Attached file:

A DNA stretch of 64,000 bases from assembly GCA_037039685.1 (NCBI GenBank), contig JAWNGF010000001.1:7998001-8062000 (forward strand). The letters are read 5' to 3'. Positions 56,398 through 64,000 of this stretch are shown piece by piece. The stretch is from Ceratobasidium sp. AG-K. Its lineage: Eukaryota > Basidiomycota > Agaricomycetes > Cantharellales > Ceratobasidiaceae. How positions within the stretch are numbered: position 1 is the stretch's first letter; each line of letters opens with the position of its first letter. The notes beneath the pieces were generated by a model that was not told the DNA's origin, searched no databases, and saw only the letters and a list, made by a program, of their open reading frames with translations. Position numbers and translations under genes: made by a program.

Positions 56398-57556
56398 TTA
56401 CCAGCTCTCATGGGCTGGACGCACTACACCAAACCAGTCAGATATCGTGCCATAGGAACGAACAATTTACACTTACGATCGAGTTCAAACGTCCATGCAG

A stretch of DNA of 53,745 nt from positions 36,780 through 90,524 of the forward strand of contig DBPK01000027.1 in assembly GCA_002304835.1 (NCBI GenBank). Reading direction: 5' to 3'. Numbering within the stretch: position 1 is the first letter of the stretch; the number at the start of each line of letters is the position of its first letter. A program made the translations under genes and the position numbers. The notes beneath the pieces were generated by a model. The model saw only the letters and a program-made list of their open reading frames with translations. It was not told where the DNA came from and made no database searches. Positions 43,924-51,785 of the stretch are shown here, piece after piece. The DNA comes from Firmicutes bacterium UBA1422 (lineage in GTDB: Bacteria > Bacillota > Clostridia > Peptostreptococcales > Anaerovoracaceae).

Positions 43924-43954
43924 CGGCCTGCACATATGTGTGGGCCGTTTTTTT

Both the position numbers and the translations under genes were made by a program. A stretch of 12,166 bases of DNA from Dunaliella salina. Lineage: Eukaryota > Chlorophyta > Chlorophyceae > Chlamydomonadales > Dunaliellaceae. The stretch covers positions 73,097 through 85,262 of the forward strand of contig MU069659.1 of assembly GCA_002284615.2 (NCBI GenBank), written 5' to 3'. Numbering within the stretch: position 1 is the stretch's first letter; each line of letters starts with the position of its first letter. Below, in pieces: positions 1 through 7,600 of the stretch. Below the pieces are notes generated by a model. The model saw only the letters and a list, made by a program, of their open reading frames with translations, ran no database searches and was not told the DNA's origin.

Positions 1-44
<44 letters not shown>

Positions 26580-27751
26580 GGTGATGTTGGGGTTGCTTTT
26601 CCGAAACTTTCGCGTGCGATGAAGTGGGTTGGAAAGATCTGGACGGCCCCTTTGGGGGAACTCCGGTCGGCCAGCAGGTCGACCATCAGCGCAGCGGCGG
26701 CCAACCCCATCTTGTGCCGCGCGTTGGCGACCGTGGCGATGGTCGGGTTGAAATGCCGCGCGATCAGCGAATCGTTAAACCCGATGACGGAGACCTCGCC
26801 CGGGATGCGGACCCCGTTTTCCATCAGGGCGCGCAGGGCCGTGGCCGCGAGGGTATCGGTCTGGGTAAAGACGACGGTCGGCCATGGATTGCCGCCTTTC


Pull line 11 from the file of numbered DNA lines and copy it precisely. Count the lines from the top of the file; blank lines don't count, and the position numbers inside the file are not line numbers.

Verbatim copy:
Positions 26580-27751